Thursday, January 12, 2012

Guess What?

I was reading Mike Konczal's interview with Jos Kosman about the dangers of Bain-style capitalism. In the interview's course, Konczal mentions that even some "left neoliberals" defend the leveraged buy out. Guess what? It's Matthew Yglesias.

Here's how Yglesias defines himself and his concern. He is, he says,
something of a squishy centrist neoliberal, I’ve long been uncomfortable with the populist attack Democrats have been preparing to unleash on Mitt Romney as a job-destroying corporate raider.
Why is he "uncomfortable" with an honest critique of the excesses of venture capitalism? Because there might appear to be a
distinction between the good kind of businessman, the one who launches and grows firms, creating new products and jobs and opportunities, and the evil, Romney-style businessman, who makes millions by raiding and looting.
as is so often the case, the reality is more complicated. Almost every successful business career is built on the ashes of doomed factories, pink-slipped workers, and towns laid to waste.
See? What Mitt Romney did destroying companies for his personal profit even though it meant the destruction of who knows how many of his fellow citizens is fine because, after all, that just how capitalism works. 

So here's the thing. Konczol and the Roosevelt Institute are supposed to be some sort of a left/progressive dealio dedicated to making the world a better place. How, I wonder, can he contintue to misrepresent[1] Yglesias neoliberalism, which "left" only in the sense that despite all evidence to the contrary Yglesias maintains that neoliberalism shall set us free, and link to him without pointing out that Yglesias despises people.

Any decent human being after admitting that an economic system requires goodness knows how many of millions of ruined lives and destroyed cities, villages, and towns over the years would concluded that the system needs to be changed rather than, as Yglesias put's it, he is
happy to defend the layoff business as a legitimate and even useful element of a dynamic modern economy, I’m sure glad it’s not my job. Normal people, if put in a position where layoffs are necessary, find them to be emotionally arduous in the extreme.
 Of "productive" creative destruction Yglesias intones that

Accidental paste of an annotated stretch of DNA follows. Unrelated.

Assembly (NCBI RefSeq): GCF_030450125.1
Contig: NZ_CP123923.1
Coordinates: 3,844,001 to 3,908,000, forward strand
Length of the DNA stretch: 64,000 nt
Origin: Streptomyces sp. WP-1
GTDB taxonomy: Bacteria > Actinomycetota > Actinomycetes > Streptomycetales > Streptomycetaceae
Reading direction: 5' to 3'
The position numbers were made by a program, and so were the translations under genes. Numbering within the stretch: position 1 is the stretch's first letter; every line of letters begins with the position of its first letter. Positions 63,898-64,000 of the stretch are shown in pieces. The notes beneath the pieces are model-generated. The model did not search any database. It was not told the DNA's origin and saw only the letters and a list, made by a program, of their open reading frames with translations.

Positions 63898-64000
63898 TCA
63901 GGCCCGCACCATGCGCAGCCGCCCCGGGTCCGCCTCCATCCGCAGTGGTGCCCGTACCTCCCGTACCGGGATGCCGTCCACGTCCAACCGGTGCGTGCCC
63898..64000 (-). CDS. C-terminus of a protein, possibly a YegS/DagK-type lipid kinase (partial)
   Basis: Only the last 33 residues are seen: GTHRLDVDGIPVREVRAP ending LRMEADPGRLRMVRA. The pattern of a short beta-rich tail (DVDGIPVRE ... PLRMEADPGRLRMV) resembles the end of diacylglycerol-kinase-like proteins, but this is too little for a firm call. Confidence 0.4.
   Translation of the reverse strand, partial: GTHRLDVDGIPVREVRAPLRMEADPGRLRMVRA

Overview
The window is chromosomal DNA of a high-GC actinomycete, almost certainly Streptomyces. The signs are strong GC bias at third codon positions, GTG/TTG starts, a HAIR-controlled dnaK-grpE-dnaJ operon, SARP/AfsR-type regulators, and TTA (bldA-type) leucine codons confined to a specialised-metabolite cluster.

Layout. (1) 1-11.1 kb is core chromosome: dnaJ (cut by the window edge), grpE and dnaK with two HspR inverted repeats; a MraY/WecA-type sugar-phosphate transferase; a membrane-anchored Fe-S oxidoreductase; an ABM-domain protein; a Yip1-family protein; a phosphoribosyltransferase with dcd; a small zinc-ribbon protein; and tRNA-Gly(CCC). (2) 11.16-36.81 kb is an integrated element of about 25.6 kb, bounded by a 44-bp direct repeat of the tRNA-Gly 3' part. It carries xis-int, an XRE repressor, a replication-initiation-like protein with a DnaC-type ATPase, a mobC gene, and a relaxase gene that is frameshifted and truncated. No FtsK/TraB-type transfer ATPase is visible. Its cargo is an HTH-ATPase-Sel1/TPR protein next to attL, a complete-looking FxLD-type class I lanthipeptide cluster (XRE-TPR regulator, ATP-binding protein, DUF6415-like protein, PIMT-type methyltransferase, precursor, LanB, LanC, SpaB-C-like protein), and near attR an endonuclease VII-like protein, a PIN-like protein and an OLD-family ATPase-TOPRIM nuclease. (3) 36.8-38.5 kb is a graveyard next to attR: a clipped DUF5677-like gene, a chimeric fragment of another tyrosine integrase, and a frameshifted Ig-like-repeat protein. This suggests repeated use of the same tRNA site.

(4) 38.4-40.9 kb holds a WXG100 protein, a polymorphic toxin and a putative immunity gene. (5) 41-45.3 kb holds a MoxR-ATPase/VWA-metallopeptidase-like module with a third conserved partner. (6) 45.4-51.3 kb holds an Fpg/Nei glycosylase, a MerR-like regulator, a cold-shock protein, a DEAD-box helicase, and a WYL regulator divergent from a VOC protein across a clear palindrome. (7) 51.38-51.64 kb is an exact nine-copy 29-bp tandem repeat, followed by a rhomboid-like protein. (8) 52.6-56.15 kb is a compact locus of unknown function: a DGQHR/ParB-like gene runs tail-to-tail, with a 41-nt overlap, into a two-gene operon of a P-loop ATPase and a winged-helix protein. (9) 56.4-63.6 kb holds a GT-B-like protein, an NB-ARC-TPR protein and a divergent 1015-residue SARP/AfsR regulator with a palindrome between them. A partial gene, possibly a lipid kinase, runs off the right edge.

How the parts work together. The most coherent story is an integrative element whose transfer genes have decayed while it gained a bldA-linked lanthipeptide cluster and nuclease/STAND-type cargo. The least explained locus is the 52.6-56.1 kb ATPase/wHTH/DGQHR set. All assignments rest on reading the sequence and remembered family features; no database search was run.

no one at Apple ever has to feel responsible for those layoffs. To walk into a dying factory or doomed corporate office and actually fire people, you need to be pretty callous.
If you ignore the whole Apple outsourced it manufactures to China, and that Steve Jobs wanted more pollution and child labor here so we could compete with China for his investment. Ygelsias' is absolutely right: no one at Apple is responsible for making the series of decisions that closed plants and offered no replacement because creative destruction did it unaided.

Were the world run along the lines of merit, in the sense of quality of argument, knowledge, and ability to think coherently, Yglesias would be writing celebrity biographical sketches for the Penny Saver.

See also.


  1. I have always thought of sufferring for the sake of sufferring as "boomer think", but Yglesias isn't a bomber so I guess there is something else wrong with him, where yglesias misses the boat here is that he doesn't understand what Romney was really doing, which was making a company look good on paper, in order to drive up the stock price, while in many cases hurting the long term prospects for the same company. Romney was all about short term profit for himself and you certainly cannot run a country like that.

    Which leads me to my next question, why does Romney want to be president anyway?

  2. He wants to do for America what he did for AMPAD, maybe? Or possible what fun is it to become rich destroying companies if you can't destroy a country? As to Yglesias, he is just plain dumb.